The Probabilistic Automata learning Competition (PAutomaC) is the first on-line challenge about learning non-deterministic probabilistic finite state machines (HMM, PFA, …)
The competition is over. In addition of the technical report describing the competition that was written at the beginning, an article published in the proceedings of ICGI’12 is available. It contains a lot of details about the competition and the results. In the same proceedings, one can find a short paper from the winning team of the competition. Two articles from other participants to the competition can also be found here (team Hulden) and here (team Kepler).
December 11th 2012: the code of the winning team is avalable here.
September 11th 2012: following the discussion during the workshop, the target and solutions files of the competition phase data are available in the download section.
September 7th 2012: the PAutomaC workshop at ICGI’12 is on.
July 3rd: After a storm that postponed for 2 days the end of competition, PAutomaC is finished. The winner is the team of Chihiro Shibata and Ryo Yoshinaka, Congratulation to them! And thanks to all participants: this have been a great competition.
May 20th: Phase 2 is launched: The data of the real competition are available! The data sets of the training phase are still available but you cannot submit your results any more. However, the files containing the true probabilities (obtained with the target automata) are available.
March 20th: 16 new data sets are available!
March 8th: The website is fully operational, the first data set is available.
Why this competition?
Finite state automata (or machines) are well-known models for characterizing the behaviour of systems or processes. They have been used for several decades in computer and software engineering to model the complex behaviours of electronic circuits and softwares. A nice feature of an automaton model is that it is easy to interpret, but unfortunately in many applications the original design of a system is unknown. That is why learning approaches has been used, for instance:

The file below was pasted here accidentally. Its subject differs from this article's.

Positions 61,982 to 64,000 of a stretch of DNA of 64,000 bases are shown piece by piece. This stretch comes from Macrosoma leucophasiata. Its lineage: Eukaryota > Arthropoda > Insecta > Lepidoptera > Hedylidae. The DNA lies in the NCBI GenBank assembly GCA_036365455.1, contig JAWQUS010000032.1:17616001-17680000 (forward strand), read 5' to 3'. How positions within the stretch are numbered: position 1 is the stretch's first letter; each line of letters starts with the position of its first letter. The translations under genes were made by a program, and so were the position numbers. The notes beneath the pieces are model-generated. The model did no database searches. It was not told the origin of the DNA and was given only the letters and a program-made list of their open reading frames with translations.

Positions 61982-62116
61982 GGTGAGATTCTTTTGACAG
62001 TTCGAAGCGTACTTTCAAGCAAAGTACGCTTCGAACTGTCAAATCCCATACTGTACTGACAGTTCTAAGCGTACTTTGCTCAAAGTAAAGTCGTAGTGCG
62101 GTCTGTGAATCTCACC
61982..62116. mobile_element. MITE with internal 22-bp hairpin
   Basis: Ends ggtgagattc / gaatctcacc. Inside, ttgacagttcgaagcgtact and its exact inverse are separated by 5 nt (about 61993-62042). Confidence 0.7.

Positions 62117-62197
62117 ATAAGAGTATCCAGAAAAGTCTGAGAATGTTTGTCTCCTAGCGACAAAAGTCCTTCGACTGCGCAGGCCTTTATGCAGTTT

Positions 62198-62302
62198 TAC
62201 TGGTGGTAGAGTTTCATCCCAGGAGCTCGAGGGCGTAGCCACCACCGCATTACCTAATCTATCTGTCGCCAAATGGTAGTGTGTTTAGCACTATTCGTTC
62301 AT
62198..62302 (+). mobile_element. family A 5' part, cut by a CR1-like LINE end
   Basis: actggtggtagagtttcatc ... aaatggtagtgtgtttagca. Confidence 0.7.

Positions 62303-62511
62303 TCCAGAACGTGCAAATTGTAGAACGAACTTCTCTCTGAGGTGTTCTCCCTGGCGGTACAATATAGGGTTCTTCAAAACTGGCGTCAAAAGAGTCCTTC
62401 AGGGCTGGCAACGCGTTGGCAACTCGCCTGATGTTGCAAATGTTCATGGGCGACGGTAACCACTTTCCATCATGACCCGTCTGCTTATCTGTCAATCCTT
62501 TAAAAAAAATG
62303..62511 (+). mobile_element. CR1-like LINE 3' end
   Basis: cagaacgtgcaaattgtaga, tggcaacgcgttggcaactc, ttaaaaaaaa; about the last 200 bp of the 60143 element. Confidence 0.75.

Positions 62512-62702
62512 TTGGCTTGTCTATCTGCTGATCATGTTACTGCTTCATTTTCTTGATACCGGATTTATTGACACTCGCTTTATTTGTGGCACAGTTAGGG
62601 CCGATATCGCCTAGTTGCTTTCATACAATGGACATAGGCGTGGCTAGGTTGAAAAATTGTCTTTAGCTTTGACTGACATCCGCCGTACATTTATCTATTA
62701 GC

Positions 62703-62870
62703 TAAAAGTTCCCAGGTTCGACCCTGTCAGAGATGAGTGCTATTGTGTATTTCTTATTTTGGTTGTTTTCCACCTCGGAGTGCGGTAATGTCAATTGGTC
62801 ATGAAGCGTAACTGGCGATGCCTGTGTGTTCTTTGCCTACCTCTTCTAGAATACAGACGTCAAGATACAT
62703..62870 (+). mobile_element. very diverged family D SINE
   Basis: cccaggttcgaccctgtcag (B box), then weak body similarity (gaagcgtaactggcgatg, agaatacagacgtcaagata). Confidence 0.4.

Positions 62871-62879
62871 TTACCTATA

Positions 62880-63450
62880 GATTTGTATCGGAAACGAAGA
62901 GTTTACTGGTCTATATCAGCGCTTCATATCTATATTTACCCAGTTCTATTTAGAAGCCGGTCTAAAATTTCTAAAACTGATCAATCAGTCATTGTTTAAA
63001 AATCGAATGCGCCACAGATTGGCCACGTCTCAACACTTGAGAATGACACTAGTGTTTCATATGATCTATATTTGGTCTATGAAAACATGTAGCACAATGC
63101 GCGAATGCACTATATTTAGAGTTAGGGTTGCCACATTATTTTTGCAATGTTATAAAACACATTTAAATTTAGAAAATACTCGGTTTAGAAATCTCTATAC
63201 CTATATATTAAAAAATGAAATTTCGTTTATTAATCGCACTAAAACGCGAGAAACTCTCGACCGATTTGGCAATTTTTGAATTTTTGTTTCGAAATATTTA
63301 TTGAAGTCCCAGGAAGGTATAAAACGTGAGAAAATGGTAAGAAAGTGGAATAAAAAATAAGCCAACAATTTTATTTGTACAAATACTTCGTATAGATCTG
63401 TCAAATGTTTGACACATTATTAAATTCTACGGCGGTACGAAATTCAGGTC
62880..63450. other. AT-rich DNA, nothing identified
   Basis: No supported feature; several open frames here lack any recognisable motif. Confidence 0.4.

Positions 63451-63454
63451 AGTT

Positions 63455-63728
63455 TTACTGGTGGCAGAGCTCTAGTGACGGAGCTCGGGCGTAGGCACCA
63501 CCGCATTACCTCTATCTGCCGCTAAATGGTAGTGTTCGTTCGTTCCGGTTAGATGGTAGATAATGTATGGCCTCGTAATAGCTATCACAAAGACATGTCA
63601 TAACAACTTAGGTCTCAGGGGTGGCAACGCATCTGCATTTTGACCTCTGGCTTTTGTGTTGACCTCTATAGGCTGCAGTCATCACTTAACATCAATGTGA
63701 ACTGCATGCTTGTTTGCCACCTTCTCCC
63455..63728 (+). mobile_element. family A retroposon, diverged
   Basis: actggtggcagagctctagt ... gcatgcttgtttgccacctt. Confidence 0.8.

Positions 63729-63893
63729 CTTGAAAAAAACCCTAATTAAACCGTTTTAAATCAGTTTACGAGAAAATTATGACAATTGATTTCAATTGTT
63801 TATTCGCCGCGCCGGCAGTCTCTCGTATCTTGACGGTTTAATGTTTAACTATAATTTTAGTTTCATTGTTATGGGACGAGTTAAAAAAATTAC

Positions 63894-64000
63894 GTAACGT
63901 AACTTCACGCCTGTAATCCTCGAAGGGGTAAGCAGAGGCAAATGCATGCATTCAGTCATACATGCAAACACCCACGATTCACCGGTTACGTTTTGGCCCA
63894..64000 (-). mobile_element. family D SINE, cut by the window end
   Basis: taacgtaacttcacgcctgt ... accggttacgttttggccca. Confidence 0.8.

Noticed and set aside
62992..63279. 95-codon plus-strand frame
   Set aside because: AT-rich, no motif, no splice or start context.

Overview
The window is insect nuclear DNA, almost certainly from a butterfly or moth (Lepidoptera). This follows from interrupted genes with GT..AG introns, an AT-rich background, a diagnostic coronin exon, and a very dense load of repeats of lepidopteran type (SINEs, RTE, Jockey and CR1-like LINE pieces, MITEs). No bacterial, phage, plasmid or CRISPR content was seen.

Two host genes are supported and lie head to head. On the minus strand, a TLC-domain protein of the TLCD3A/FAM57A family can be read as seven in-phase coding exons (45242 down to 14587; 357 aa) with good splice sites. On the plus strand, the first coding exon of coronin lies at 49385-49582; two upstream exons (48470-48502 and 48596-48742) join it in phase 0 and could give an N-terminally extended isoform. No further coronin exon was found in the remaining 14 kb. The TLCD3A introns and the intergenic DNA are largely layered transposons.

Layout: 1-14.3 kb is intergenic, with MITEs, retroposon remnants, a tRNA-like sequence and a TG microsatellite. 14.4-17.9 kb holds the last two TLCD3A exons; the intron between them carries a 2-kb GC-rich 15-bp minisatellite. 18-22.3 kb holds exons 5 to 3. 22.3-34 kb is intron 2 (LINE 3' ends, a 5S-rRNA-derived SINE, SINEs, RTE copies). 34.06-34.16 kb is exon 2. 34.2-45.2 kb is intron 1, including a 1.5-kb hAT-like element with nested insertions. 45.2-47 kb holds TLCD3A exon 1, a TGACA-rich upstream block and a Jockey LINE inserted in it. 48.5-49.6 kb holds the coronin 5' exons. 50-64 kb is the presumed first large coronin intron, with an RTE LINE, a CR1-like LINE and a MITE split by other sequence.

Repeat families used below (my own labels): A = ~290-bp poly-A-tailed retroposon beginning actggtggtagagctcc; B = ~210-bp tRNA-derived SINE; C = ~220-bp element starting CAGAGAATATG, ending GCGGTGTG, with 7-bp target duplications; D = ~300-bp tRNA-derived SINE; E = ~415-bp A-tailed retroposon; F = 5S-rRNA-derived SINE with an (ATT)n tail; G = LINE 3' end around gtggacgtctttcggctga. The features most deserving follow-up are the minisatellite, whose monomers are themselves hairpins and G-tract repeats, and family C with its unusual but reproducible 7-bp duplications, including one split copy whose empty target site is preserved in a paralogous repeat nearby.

- To modelize DNA or protein sequences in bioinformatics.
- To find patterns underlying different sounds for speech processing.
- To develop morphological or phonological rules for natural language processing.
- To modelize unknown mechanical processes in Physics
- To discover the exact environment of robots.
- To detect Anomaly for detecting intrusions in computer security.
- To do behavioural modelling of users in applications ranging from web systems to the automotive sector.
- To discover the structure of music styles for music classification and generation.
In all such cases, an automaton model is learned from observations of the system, i.e., a finite set of strings. As the data gathered from observations is usually unlabelled, the standard method of dealing with this situation is to assume a probabilistic automaton model, i.e., a distribution over strings. In such a model, different states can generate different symbols with different probabilities: the two main formalisms are Hidden Markov Models (HMM) and Probabilistic Finite State Automata (PFA).
This is what this competition is about.
How is it working?
We automatically generated PFAs in a way that is described here. We then generated two data sets from each PFA: one is the training set and the second is the test set (where duplicate strings have been removed). The idea is to train your learning algorithm on the first data set in order to assign probabilities to the strings in the test set.
Details about how to participate can be found in the participate section.
There also will be some real world data sets during the second phase of the competition.